A reader asks:
I am preparing for a 3 week backpacking trip and recently got some new boots for it. They felt great in the store and fit my foot great. As I walk around in them daily, I am noting pain on the top of my foot as I take a step. It happens right where the boot bends when I go up on my sole a few inches from my toes. Ideas?
—Jake J. (via Facebook)
Hey Jake, it sounds like a simple issue of breaking the boot in more. As someone who has tested hundreds of pairs of boots over the years—often right out of the box and onto the trail!—it’s something I can relate to!
That crease point across the toes is a common problem spot, and burly leather often takes some time to soften. There are few tricks you can use to help speed up the process in time for your trip. Both of these have worked for me in the past.
1. Give the boots a really good soaking and then wear them dry, as unpleasant as that might sound. I know this sounds a bit extreme, especially because we expend so much effort on multiday trips trying to keep our feet DRY, but I promise you this really does help. I’ve employed this technique on the trail, when I’m desperate to speed the break-in process along. Just stand in a creek or lake and let the leather get good and wet.
For optimum results, let the water pour right in over the top of the boot. Sometimes a new boot’s DWR (durable water repellent) coating is tenacious and makes it hard to get the leather saturated. But if you can do it, it works: The water softens the leather, then you lace them up (have several pairs of dry socks in your pack so you can rotate them out to prevent blisters), and hike. It works best in warm, dry weather because it gives the boots a chance to dry out in a day. Also, do this in the morning so they’ll be dry by the end of the day.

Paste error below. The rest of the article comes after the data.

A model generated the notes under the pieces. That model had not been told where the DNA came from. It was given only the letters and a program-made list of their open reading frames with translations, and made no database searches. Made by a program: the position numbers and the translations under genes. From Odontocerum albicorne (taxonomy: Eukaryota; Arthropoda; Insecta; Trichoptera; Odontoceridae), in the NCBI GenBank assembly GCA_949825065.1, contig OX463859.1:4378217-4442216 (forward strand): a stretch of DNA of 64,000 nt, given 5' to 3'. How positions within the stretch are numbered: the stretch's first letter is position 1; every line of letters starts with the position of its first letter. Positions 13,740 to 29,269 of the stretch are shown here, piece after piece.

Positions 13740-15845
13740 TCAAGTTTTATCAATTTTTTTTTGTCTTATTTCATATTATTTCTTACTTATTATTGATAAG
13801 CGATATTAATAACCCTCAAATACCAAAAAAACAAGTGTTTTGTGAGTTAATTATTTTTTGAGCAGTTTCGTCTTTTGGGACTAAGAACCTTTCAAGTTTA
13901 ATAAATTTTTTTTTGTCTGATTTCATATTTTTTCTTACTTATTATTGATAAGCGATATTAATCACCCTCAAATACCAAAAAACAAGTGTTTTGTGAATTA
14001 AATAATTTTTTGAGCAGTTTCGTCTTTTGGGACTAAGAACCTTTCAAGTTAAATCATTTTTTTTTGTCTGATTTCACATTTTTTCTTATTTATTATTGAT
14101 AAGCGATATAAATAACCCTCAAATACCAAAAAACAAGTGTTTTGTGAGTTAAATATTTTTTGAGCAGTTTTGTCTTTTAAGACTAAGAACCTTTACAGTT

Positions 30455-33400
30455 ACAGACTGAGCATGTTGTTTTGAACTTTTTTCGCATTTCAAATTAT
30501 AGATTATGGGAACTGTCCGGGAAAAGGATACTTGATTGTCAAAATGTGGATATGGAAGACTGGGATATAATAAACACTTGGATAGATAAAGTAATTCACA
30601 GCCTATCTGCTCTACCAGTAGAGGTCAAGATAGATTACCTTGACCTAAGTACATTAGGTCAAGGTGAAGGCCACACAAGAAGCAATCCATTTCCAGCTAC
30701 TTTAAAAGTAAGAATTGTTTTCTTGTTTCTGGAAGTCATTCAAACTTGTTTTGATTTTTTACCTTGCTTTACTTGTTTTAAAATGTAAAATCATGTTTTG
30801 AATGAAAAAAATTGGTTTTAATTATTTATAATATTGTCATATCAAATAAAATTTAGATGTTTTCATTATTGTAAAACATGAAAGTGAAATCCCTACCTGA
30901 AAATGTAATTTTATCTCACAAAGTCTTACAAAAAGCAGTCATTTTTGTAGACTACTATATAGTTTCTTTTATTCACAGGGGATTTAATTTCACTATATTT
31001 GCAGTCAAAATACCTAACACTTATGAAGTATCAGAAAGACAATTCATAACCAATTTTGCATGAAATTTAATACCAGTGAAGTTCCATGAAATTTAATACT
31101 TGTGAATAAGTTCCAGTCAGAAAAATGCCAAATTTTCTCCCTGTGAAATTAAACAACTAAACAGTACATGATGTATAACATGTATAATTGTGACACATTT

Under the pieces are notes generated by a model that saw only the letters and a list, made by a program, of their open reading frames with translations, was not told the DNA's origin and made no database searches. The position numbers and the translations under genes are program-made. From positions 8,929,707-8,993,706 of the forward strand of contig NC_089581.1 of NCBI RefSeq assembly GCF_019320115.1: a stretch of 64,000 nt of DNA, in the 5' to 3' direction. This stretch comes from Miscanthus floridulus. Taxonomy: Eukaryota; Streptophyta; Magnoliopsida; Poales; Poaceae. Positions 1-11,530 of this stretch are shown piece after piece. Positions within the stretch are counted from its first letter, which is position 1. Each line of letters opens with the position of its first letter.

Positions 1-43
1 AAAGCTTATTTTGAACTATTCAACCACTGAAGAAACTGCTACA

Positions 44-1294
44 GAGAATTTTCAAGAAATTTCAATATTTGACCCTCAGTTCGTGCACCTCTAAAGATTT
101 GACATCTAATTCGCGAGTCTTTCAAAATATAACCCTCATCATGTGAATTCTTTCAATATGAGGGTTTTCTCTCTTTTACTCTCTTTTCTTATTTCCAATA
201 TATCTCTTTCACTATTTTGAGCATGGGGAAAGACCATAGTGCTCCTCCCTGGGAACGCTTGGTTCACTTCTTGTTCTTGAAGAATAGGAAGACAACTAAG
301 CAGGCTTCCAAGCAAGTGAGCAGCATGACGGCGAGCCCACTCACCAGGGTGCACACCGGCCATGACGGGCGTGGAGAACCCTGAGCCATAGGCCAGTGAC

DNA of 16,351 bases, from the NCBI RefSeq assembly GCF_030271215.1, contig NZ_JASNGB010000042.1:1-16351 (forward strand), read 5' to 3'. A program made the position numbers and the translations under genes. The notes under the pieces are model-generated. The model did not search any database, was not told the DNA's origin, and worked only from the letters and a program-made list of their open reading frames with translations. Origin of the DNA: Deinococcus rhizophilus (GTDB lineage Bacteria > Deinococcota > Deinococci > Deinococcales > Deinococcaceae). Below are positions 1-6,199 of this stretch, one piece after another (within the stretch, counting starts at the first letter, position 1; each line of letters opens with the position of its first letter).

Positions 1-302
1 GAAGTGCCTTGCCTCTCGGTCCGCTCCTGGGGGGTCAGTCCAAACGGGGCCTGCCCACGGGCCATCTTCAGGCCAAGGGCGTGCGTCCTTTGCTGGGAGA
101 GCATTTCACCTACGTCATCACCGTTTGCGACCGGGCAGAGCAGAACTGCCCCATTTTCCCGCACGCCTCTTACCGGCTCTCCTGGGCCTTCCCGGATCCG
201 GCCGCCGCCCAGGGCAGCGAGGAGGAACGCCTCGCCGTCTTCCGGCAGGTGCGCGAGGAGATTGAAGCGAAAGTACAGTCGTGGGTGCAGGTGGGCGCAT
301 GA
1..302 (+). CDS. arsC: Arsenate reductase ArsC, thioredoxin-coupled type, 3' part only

2. The other technique involves a mink oil massage. Mink oil is not typically recommended as a boot treatment because it can over-soften the leather, but in this case, that’s exactly what you want to do! Rub several thin coats of the oil into the offending spot, then put the boots on and go for a good long walk, or just go out and rake the leaves or putter in the garden. As you use the boots, the leather will conform to your foot and that crease point should become more flexible.
If neither of these tricks work, you should go see a professional bootfitter. I’ve had incredible success with the gurus that are certified by America’s Best Bootfitters, who have helped me stretch out several pairs of boots to accommodate a painful bunion. They specialize in solving fit problems in both skiing and hiking boots, and they can really work magic. (Read and see more about the process here.)
The customized fitting will cost you $50-$75 dollars depending on what needs to be done, but it’s money well spent. You can find a certified fitter here.
I hope this helps, Jake!
If you’ve tried some other break-in techniques that have worked for you, leave a comment here or email me: email@example.com